Titled "The Instability of Moderation," this post looks at the intellectual, political, and financial instabilities that led us to forget the lessons of the Great Depression and landed us in the Great Recession.
Here's a sample, from his discussion of intellectual instability, that is, the failure to hold micro and macro economics apart:
it was probably inevitable that a substantial part of the economics profession would simply assume away the realities of the business cycle, because they didn’t fit the models. The result was what I’ve called the Dark Age of macroeconomics, in which large numbers of economists literally knew nothing of the hard-won insights of the 30s and 40s – and, of course, went into spasms of rage when their ignorance was pointed out.
Let me be clear on where I stand here. What's important is that these garden variety Keynesian ideas can't even get a hearing in the US today among the Serious People (tm). Sure, Krugman writes for the NYT, but other than him, it's all neolibs all the time, which includes those whom Obama listens to. So if even *Keynes*, self-described savior of capitalism, can't get a hearing, then left critiques of Keynes are so far off the map that we might as well be Martians rather than Marxists!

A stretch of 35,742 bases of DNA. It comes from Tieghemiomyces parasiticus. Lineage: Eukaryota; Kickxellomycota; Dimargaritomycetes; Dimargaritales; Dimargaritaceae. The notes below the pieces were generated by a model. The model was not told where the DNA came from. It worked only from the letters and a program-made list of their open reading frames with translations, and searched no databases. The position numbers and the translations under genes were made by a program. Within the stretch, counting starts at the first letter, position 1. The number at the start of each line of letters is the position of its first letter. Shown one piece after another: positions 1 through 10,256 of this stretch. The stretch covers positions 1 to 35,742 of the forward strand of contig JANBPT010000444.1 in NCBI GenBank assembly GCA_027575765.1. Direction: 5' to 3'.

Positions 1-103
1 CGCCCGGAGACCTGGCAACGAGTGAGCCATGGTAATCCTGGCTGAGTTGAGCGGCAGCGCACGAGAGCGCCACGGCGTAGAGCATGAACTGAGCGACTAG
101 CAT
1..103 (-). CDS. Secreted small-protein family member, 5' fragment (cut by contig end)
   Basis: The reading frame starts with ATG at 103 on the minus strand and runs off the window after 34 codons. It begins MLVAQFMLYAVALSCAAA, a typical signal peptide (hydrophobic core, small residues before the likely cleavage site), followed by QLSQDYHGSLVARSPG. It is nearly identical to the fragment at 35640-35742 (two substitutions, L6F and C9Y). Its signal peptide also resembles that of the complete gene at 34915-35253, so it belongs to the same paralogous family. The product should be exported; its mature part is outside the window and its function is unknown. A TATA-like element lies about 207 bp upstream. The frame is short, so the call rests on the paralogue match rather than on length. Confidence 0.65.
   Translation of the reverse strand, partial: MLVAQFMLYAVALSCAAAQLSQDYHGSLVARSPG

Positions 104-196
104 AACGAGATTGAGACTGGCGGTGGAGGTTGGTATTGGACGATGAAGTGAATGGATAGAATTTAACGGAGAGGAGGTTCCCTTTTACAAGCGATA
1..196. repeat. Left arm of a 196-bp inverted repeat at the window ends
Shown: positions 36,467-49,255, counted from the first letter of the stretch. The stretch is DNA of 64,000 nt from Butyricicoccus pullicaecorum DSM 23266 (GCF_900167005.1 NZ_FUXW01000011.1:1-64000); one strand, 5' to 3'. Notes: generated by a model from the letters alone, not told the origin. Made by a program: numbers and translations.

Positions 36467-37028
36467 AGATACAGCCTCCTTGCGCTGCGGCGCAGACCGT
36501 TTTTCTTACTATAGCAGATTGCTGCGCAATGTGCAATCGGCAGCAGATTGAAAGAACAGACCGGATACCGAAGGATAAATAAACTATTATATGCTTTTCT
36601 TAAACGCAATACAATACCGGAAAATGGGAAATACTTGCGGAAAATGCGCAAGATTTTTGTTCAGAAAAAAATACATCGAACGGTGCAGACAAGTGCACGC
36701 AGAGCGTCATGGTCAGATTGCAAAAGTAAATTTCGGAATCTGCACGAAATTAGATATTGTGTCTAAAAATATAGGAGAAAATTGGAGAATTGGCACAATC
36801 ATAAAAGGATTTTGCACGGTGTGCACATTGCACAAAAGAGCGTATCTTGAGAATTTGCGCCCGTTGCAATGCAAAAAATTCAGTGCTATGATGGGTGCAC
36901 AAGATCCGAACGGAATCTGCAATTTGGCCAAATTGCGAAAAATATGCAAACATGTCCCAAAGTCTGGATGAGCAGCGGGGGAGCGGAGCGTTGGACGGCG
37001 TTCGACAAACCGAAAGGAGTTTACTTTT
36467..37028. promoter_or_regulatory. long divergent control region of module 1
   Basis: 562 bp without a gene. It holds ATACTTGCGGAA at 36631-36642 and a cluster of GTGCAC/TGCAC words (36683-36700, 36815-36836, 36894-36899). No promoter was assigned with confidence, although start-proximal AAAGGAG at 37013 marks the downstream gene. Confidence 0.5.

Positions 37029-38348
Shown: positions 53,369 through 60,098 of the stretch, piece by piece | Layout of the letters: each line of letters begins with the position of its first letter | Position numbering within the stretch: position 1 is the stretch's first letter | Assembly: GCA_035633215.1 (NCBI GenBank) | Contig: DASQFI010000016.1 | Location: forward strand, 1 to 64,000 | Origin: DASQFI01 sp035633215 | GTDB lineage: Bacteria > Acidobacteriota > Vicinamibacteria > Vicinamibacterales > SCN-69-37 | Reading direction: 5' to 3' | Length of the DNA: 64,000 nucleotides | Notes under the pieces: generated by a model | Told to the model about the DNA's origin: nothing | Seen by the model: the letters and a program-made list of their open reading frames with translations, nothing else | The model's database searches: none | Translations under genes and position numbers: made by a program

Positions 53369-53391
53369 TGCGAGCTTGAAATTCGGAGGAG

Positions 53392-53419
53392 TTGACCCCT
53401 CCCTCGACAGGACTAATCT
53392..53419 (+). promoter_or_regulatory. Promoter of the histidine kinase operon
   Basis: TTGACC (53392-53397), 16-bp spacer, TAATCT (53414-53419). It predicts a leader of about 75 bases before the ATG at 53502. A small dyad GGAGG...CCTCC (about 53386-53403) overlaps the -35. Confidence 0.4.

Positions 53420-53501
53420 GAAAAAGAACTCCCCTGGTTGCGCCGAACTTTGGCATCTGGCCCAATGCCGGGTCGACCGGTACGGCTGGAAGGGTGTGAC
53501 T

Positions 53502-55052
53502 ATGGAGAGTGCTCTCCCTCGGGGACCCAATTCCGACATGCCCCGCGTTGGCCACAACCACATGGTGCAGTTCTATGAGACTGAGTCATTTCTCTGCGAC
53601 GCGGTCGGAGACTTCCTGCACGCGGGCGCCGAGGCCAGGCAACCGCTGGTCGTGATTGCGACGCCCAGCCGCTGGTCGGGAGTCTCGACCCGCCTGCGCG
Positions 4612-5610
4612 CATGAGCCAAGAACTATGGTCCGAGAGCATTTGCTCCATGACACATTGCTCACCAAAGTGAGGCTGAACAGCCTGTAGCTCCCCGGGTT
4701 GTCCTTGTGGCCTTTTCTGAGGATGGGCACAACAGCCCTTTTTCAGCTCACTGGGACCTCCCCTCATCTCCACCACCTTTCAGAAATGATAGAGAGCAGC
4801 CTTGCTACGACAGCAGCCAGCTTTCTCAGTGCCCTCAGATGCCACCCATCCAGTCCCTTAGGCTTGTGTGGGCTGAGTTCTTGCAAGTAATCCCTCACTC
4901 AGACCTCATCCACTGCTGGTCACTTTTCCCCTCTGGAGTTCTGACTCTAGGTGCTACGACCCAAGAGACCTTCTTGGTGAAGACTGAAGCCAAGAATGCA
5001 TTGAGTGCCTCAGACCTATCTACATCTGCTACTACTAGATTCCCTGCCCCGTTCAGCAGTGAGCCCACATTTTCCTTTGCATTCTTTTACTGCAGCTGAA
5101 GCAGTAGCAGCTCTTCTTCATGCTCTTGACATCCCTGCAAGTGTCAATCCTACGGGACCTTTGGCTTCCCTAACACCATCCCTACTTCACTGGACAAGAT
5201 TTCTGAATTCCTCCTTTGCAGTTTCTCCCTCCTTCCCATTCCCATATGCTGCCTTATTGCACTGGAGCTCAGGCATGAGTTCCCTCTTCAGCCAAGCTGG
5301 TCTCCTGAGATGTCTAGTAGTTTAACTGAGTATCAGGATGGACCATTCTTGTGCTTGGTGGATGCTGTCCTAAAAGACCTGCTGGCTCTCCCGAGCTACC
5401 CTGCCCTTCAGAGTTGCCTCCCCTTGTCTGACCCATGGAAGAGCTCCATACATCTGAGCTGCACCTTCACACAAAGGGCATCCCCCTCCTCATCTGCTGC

As for Obama's stimulus, Krugman has consistently argued that the stimulus has been much too small, so that it has basically only matched state expenditure cuts, resulting in a close to zero net effect. His slogan for this is "50 little Hoovers" meaning the 50 governors.